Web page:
CSFF Blog Tour: DKA, Day 2; Edginess


Thanks to Todd, Jason, and Frank for the great comments about free web-zines. I think I’m convinced—the existence of these venues is not just good for readers, but for writers as well.

That Dragons, Knights, and Angels, the October CSFF Blog Tour featured web-zine, is good for readers seems like a given, but I don’t want to brush that point aside too lightly.

Do you like a good science fiction or fantasy stories, such as ET, Star Wars, or Narnia? Then consider reading the stories published at DKA, because their expressed purpose, as stated in the submission guidelines, is to examine the merits of a work first as SF or fantasy.

Do you want stories that build you up without being preachy, that make you better for having read them? Then consider reading DKA because the editors look for stories that “entertain, uplift, and enlighten.”

Especially for those of you who are Christian SFFan’ers (my version of a science fiction and/or fantasy aficionado) but you a) have run out of novels in the genre and don’t want to go back to the secular stuff; or b) you don’t have time to sit with a novel, then the stories and poems at DKA are for you.

BTW, we have a wonderful group of bloggers participating in the tour this month. Special feature today is Rachel Marks, who is posting an interview with DKA managing editor, Selena Thomason.

Ah, but what about this “edgy” issue?

One line from the DKA submission guidelines touched one of my sore spots: “DKA is open to edgy stories that explore the fullness of life.”

I have developed quite a resistence to the notion that Christians should write “edgy” fiction, primarily because I think Christians use the word to mean one thing when the world uses it to mean something quite different. This redefining of terms with a Christian slant is, in my opinion, more of the “Christianese” that fiction writers are so often accused of.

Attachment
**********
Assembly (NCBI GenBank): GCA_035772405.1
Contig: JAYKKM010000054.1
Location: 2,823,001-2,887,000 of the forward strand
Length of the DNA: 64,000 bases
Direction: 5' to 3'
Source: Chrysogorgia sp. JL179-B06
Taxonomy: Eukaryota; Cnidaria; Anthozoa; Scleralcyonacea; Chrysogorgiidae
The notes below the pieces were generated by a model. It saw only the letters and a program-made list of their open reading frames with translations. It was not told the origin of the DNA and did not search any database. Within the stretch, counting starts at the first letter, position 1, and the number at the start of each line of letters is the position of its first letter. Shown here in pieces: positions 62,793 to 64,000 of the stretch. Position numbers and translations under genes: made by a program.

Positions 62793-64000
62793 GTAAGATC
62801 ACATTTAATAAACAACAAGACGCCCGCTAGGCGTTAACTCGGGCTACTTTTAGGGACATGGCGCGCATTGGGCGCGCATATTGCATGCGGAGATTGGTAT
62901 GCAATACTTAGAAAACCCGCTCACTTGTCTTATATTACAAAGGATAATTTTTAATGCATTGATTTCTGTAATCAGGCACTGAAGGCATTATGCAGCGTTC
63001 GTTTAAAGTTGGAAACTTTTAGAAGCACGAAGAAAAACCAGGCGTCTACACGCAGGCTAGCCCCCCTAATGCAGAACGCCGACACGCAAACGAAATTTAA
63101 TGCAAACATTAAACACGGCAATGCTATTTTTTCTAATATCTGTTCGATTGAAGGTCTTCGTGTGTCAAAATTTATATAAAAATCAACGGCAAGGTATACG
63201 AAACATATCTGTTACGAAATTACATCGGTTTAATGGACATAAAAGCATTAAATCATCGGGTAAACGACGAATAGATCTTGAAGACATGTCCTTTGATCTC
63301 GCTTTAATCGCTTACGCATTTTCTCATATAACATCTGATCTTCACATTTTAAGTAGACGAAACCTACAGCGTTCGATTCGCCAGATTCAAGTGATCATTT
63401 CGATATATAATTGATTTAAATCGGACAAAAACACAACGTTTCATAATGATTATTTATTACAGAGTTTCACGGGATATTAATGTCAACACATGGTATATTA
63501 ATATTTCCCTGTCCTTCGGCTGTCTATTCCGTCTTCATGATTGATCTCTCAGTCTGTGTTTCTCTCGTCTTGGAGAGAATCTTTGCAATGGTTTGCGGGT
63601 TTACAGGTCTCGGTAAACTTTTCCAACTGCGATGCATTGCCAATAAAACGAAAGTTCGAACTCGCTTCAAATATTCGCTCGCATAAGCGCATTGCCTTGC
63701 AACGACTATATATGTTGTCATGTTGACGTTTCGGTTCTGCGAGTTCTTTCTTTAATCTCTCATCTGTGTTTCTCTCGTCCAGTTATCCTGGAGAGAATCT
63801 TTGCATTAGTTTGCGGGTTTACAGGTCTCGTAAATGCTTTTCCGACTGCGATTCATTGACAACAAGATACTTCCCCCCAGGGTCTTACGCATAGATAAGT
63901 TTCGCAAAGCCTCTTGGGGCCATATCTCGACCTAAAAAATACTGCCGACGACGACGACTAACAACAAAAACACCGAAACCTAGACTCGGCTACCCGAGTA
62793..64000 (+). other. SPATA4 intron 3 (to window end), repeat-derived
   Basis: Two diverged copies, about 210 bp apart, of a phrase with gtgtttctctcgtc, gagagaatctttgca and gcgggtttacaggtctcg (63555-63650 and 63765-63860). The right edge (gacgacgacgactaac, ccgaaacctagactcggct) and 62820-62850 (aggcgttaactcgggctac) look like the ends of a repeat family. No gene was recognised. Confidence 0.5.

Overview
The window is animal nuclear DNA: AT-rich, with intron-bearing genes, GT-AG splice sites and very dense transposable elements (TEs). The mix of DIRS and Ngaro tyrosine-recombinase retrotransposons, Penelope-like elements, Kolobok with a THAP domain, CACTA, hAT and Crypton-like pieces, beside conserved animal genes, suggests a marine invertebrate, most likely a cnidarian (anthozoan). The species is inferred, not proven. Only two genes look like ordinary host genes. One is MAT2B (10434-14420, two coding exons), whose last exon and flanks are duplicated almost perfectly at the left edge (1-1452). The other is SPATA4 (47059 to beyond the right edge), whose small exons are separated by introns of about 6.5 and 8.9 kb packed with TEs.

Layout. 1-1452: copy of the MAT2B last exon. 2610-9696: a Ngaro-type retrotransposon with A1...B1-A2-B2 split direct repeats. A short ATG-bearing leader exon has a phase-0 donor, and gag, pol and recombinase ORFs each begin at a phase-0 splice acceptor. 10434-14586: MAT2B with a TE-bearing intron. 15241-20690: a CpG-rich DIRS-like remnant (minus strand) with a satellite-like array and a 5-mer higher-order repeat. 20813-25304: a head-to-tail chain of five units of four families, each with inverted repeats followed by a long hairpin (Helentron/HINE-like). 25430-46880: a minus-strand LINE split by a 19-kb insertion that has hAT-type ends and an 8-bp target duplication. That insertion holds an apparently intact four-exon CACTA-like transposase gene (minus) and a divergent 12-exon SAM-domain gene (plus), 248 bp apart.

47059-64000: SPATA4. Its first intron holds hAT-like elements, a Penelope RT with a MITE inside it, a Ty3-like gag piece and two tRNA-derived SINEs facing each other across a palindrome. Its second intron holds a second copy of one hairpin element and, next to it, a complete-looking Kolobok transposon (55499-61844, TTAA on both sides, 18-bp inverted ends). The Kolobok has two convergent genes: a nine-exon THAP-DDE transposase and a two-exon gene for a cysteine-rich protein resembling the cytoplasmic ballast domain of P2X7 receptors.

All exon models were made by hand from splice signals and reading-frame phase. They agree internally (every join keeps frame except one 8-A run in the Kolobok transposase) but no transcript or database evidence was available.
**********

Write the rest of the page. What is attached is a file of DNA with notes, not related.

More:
It’s apparent to me by the next qualifying sentences that DKA’s “edgy” would, in all likelihood, be considered “mild” by the world:

However, sexual content, profanity, and other elements that would be considered offensive to the general Christian community must be handled with great care and be essential to the story.  Profanity can almost always be omitted, suggested, or implied.  Sexual content can almost always be removed or referred to, rather than explicitly stated.

Don’t get me wrong. I am in no way in disagreement with DKA’s standards. I am, however, objecting to the idea that these stories would qualify as “edgy” unless the word is specificially defined in Christian terms.

Why do we want to use such a word? Why do we want to write to the edge? Or at least make people think we are writing to the edge?

Which brings up the question, To the edge of what?

I think the world answers that as, the edge of what is the norm of society. That would be society that accepts divorce as a standard option to solve an unhappy marriage, believes that a woman’s choice to kill her baby should be a legally-protected right, that two men should be granted marital status if they so choose. Society that rages against young American men dying in Iraq but is silent about the young men dying on the streets of every inner city across the land. This is the society that laughs at pornography and nudity on TV and has an underground child porn industry along with a child prostitution industry that rivals the drug trade. What is the edge of this society?

I suggest it is not the same as the edge to which DKA is referring. In many ways, from what I have read on some Christian writer forums, I think this Christian version of edge actually means the edge of Christian society—where safe sex means monogamous sex, and even that is only alluded to. Again, I’m not disagreeing with this standard. I believe in this standard, in fact, because I think it squares with Scripture.

What I object to is calling a story edgy because it deals with what is part of normal society—society beyond the ideal or even the existent, imperfect Christian community, but nevertheless well within the range of our greater culture. I think the world would laugh at the notion that such a story is “edgy.”

If they’re going to laugh, let it be because of our belief in Christ, our belief in redemption through His shed blood, and our hope for His return because of His resurrection, not because of a mistaken view of the world around us.

– – –

Check out what other participants on the CSFF Tour are saying about DKA:

  • Jim Black
  • Jackie Castle
  • Valerie Comer
  • Frank Creed
  • Chris Deanne
  • Kameron M. Franklin
  • Beth Goddard
  • Todd Michael Greene
  • Leathel Grody
  • Karen Hancock
  • Elliot Hanowski
  • Katie Hart
  • Sherrie Hibbs
  • Joleen Howell
  • Jason Joyner
  • Karen and at Karen’s myspace
  • Oliver King
  • Tina Kulesa
  • Lost Genre Guild
  • Kevin Lucia
  • Rachel Marks
  • Shannon McNear
  • Caleb Newell
  • John Otte
  • Cheryl Russel
  • Mirtika Schultz
  • Stuart Stockton
  • Steve Trower
  • Speculative Faith
  • Published in: on October 31, 2006 at 12:33 pm  Comments (23)  
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